- If slavery was a neutral thing for most colonials and early Americans, the Founding Fathers are on record with a position. On the one end Benjamin Franklin and Alexander Hamilton were against it; in the middle Thomas Jefferson, while believing that enslaved blacks should be free, also believed they were inferior — and never found a way to divorce himself and his way of life from his Monticello plantation and his
little mountainof slavery.
There is a more nuanced middle inhabited by James Madison — slave-owner, political philosopher and practical repositioner,
three-fifths-er, and Father of the Constitution — who truly believed that Africans were equal to whites yet never found a way to let go of the
peculiar institutionenjoyed by the South. See Noah Feldman on James Madison’s Lessons in Racism (29-Oct-2017) for a look at Madison and his evolving political positions vs. his unchanging personal one.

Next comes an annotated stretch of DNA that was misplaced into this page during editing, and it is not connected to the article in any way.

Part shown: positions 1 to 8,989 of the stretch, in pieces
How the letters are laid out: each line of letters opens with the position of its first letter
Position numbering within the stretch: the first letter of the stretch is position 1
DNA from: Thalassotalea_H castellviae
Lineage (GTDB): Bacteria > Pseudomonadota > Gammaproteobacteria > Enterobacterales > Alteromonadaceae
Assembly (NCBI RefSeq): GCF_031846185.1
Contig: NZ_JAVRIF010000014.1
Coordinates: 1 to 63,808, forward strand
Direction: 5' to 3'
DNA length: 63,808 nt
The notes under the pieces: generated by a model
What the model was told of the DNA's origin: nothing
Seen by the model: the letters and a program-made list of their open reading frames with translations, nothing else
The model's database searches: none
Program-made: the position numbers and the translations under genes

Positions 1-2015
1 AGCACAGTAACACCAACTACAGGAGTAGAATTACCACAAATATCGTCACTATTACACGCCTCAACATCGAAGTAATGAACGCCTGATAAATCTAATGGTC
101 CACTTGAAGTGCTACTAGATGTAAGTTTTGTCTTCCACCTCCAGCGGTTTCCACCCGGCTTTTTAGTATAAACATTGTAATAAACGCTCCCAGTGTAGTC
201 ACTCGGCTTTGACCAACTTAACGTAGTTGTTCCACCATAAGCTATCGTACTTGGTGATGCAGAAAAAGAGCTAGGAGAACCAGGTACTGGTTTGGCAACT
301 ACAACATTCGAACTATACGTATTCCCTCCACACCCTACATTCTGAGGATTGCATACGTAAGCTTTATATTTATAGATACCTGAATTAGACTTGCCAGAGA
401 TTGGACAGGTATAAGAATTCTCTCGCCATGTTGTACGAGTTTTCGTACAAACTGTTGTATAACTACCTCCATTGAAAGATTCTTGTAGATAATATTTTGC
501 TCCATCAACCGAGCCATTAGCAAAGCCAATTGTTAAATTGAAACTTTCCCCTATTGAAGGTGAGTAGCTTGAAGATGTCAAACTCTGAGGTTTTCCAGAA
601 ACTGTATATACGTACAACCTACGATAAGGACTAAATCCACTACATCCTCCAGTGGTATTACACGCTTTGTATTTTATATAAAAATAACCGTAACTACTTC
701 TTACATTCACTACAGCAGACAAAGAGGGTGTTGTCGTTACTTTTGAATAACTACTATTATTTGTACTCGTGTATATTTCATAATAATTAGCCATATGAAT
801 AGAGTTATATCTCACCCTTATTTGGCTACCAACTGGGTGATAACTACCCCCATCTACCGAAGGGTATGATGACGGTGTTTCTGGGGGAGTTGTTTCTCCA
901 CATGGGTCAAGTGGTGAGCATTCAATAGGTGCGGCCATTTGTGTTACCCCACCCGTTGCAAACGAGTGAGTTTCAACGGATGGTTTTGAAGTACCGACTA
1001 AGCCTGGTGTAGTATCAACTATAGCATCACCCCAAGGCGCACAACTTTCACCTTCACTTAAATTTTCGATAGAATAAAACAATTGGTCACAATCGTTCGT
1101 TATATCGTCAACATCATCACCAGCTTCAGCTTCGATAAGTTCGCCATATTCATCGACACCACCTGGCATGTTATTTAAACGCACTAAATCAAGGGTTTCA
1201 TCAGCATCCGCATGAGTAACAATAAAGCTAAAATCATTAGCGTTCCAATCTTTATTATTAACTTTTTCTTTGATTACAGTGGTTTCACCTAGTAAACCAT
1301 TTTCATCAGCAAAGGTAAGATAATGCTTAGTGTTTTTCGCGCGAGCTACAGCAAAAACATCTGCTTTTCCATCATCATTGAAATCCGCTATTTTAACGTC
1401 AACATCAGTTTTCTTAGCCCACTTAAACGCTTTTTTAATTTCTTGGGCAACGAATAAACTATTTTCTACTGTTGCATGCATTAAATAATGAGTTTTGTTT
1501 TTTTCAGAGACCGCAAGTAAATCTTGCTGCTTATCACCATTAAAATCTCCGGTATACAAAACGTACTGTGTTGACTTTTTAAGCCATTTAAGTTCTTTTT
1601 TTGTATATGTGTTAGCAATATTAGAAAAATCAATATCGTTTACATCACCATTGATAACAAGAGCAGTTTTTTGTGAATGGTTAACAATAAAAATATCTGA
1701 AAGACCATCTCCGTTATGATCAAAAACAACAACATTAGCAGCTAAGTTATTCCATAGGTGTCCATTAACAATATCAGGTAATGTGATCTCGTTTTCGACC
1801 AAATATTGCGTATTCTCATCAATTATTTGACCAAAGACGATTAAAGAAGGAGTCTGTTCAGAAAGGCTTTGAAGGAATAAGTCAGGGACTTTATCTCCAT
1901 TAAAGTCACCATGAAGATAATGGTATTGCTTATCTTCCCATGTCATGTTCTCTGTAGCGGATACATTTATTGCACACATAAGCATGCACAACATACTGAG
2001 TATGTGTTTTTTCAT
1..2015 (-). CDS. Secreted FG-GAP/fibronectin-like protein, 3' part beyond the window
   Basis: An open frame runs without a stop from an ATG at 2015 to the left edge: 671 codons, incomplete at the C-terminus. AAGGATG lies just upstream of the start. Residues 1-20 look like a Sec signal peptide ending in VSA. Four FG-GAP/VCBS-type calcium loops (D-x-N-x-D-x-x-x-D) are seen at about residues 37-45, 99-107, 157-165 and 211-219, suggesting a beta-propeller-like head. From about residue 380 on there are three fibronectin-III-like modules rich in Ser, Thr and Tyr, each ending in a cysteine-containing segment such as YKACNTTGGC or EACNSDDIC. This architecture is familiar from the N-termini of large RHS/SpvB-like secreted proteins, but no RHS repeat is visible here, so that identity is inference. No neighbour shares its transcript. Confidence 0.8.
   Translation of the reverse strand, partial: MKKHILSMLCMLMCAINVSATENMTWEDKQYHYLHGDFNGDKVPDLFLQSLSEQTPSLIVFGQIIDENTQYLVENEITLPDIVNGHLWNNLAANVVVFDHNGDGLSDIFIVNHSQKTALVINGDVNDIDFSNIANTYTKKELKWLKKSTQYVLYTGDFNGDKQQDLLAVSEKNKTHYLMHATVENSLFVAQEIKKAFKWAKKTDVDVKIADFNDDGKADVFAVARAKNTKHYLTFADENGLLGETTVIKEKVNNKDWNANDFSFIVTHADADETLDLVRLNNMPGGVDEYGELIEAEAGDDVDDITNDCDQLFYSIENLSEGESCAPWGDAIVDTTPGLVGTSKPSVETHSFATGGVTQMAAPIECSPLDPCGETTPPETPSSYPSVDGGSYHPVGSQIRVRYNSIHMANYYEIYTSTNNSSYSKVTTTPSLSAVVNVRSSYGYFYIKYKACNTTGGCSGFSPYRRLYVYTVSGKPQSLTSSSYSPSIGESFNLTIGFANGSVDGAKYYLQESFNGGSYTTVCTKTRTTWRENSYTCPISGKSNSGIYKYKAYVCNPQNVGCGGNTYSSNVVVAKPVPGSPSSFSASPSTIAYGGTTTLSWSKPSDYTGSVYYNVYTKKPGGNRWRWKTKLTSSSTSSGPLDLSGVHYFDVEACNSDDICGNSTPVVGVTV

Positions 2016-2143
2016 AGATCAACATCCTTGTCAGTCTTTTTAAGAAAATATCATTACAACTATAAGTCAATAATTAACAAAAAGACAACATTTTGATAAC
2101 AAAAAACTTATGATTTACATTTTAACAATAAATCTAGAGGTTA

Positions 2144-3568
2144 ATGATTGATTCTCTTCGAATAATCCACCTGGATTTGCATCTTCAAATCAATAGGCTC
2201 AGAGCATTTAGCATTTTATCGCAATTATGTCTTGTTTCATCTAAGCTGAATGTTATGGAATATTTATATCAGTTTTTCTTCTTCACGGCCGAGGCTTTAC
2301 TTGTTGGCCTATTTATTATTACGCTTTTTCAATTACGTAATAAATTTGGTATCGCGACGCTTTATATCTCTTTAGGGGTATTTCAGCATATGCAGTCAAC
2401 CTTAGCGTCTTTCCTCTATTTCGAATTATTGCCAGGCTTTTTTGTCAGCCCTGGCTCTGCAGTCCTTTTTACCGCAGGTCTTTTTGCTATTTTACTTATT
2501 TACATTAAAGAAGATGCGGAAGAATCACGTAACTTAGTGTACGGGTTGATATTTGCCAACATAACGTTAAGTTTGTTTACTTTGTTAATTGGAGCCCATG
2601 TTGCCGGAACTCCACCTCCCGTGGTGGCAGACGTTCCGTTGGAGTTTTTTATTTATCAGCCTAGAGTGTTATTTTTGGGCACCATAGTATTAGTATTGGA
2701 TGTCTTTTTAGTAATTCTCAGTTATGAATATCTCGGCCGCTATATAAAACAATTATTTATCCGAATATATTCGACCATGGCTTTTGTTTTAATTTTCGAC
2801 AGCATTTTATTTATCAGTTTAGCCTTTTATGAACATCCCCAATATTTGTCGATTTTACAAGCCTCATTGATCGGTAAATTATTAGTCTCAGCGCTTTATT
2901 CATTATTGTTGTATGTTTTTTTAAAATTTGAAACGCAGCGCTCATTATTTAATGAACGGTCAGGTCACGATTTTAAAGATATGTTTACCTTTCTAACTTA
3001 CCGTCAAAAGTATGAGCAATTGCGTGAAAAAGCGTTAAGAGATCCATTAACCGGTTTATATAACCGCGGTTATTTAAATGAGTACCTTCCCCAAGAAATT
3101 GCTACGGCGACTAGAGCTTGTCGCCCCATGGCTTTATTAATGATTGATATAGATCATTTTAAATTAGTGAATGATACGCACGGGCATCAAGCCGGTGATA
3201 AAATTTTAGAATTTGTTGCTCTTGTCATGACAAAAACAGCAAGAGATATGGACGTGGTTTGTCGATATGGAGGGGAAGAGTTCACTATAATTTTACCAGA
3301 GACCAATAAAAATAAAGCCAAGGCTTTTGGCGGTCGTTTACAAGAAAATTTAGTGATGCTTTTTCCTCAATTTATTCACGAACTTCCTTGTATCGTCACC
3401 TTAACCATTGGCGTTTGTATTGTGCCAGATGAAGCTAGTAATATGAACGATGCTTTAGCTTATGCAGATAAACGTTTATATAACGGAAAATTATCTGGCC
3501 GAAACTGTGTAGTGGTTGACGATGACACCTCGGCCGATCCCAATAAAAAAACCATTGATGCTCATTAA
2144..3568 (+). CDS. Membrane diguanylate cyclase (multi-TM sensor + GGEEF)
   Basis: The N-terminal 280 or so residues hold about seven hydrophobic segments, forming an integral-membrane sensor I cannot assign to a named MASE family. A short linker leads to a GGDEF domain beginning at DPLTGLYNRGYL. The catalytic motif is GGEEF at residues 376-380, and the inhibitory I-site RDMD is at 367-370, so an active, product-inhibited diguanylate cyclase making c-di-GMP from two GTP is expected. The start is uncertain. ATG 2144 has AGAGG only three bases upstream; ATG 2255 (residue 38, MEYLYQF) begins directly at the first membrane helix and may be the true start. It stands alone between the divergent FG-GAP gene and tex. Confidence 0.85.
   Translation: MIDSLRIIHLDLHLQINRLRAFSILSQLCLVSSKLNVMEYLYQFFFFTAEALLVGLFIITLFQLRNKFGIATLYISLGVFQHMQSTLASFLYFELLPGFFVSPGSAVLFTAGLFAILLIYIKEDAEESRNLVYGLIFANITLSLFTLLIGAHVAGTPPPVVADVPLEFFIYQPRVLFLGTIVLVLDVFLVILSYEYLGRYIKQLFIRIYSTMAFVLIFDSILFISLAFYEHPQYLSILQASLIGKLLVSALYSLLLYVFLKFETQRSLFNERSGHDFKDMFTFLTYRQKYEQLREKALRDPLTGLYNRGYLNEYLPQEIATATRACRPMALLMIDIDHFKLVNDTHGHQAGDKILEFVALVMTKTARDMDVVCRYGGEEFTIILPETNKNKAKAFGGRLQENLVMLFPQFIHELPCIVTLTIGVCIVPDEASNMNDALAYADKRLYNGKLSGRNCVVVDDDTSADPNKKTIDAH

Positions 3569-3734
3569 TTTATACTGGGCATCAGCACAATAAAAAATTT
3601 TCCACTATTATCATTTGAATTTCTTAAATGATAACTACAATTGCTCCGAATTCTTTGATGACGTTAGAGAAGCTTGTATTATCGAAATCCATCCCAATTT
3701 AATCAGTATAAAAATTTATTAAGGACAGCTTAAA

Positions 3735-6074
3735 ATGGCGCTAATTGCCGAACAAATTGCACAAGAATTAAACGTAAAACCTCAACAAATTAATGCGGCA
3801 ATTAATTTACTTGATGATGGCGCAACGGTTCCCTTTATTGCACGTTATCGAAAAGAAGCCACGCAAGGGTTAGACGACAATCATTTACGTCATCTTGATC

Madison's Lessons in Racism
Because democratic self-government requires a special kind of culture — one that fosters self-reliant selves — the Protestantism of the Founding Fathers also helped the Revolution succeed. Their Protestant worldview placed an intense value on the individual — his conscience, the state of his soul, his understanding of Scripture, his personal relation to God, his salvation. It was an easy step for them to assume that, as each man was endowed by his Creator with an immortal soul immediately related to God, so he was similarly endowed with rights that are
not the donation of Law, as Constitution signer William Livingston put it, but
prior to all political Institution and
resulting in the Nature of Man.